Being Present

There is a principle in quantum mechanics that states that you can measure where a wave is or where it’s going, but not both at the same time. This phenomenon (called the Heisenberg Uncertainty Principle) has tantalized physicists for nearly a century. When they try to measure subatomic matter as a wave, it turns into a particle, and when they try to measure it as a particle, it morphs into a wave. 

What in the world does this have anything to do with being present? Oooh, I’m glad you asked!

Consciousness acts much like the Uncertainty Principle. Think about it, our thoughts either act in a stream of consciousness, or in a state of suspense. If we are in the stream of consciousness, we’re not really paying attention to what we are thinking, but rather on the subject or task at hand. The thoughts are like waves. 

And, if we are in a state of suspense, where thought turns to awareness, then we become present. You may have heard the phrase “holding space” before. That is what this means to me. Thoughts become like particles, holding the present in suspense, and taking in as much information as possible from that point of view. 

I have recently been exploring my personal fascination with negative self-talk and limiting beliefs. There is an audio track stuck in a loop in the recesses of my mind that feeds me false information and makes up stories about the world around me. And that loop starts playing in my stream of consciousness until I am completely fascinated, or bewitched, by it. It seems to have me under its spell.

You know… It’s the voice that tells you that somebody doesn’t like you because they haven’t responded to your email. It’s the voice that berates you for any little imperfection. It’s the voice that says that you’re not enough, or that you can’t, or limits your full participation in life in any way. And if left unchecked, that voice eventually becomes full-blown resentment and/or self-loathing.

What I don’t want to admit is that my natural “wave” state, or stream of consciousness, tends to be negative, comparative and judgmental. Rick Hanson talks about this in his book Hardwiring Happiness. A negative thought gets instantly stored and imprinted in our negative loop track, whereas, it takes at least 15 seconds to consciously store, or even believe, a positive message. 

For instance, I know that when I review my day before going to bed at night, I may have done 100 things that were perfect, in service, and healthy. Will I remember those things? Nope. I will remember and fret about the one thing that wasn’t exactly how it should’ve been. And it can be the tiniest thing. Do you do that?

I think of negative thoughts as fast food. They require no effort, they fill the void, and they are super easy to get. Positive thoughts are like a beautiful holiday meal. You have to plan for it, make lists, go shopping, prepare the food, set the table, spend hours or even days getting everything just right. Being present is the difference between the two. You can eat fast food while doing just about anything else, even driving a car, though I don’t recommend that. But, to make a nice meal to share with your family, or even enjoy alone, takes presence. So, too, with thoughts.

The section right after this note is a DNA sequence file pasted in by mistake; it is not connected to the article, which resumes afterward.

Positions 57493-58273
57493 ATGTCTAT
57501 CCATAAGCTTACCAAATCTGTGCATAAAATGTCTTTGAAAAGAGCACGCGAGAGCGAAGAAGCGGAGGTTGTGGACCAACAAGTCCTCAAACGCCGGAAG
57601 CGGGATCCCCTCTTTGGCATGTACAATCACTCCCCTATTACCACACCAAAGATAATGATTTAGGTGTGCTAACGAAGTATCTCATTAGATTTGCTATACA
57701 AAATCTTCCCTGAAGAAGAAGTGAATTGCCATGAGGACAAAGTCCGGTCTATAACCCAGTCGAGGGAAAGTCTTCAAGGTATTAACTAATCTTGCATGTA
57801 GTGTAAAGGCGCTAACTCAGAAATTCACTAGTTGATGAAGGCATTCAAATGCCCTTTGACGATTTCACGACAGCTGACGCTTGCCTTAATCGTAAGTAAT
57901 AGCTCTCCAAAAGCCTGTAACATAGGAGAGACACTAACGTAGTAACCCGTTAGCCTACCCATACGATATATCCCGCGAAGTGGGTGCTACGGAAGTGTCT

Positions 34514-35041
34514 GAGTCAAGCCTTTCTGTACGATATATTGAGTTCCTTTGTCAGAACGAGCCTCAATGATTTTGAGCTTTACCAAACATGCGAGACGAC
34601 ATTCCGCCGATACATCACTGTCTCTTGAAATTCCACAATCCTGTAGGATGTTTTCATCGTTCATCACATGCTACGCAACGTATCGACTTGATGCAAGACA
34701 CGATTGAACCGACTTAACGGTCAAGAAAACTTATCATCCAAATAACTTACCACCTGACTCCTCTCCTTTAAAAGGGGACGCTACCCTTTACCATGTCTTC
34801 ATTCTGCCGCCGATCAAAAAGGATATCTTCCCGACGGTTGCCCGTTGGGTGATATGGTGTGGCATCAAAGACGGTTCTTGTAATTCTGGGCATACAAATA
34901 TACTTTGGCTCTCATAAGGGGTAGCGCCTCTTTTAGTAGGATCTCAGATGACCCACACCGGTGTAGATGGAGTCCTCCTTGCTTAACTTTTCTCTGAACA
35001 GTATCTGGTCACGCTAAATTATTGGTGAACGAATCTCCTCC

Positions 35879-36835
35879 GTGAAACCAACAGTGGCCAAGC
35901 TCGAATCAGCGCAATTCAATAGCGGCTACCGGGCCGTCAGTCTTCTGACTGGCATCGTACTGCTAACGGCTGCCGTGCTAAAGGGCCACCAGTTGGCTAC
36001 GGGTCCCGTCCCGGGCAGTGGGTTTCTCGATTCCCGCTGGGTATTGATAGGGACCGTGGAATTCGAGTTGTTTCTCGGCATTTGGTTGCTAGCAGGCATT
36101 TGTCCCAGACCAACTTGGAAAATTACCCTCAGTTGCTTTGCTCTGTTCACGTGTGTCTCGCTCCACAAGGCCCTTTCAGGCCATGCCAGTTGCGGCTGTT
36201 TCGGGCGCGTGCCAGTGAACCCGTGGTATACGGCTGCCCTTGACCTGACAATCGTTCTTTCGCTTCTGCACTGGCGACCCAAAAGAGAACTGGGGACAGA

It is absolutely astonishing that the moment I become present to the negative track playing in my mind, it stops. Just this past week, I did an experiment on myself. I spent about 20 minutes every morning mindfully watching for any negative thoughts. You know what? Not a single one came up while I was looking. Now, I could force one to come up, but I instantly dismissed it as nonsense. But, after just a few minutes of mindless news feed, the negativity was palpable. 

My unwatched mind, left to its own devices, will continually steer towards the familiar sound of the negative audio track stuck in a loop. That’s why we must have what I call an interrupter. 

An interrupter is a tool that, when used, takes us out of the “wave” state and into the “particle” state. Takes us out of the loop and into a state of suspense, known as being present. I am going to share with you two of my favorite interrupters.

The first interrupter is box breathing, also known as four-square breathing. It involves exhaling for a four-count, holding the lungs empty for a four-count, inhaling for a four-count, and holding air in your lungs for a four-count. Then you repeat the pattern a few times until you feel an internal shift. It won’t take long. Practiced regularly, this will have a profound and lasting effect.

The second technique is called The Countdown. Notice in your immediate surroundings 5 things you can see. Then label 4 things you can feel. Next, 3 things you can hear. Then 2 things you can smell. And, last, 1 thing you can taste. 

These tools are super SIMPLE, EFFECTIVE and IMMEDIATE. Do them often, even when you don’t feel like you need to. Learning to be present takes patience, practice and persistence. And, you’re worth it!

A regular extended practice of interrupting the negative self-talk loop track can be extremely helpful, too. That’s why I offer yoga classes. If you notice that you get stuck in negativity, like me, then join me in a class where we can practice as a (virtual) group to “hardwire positivity” by being present.

Love and blessings,

Tom 

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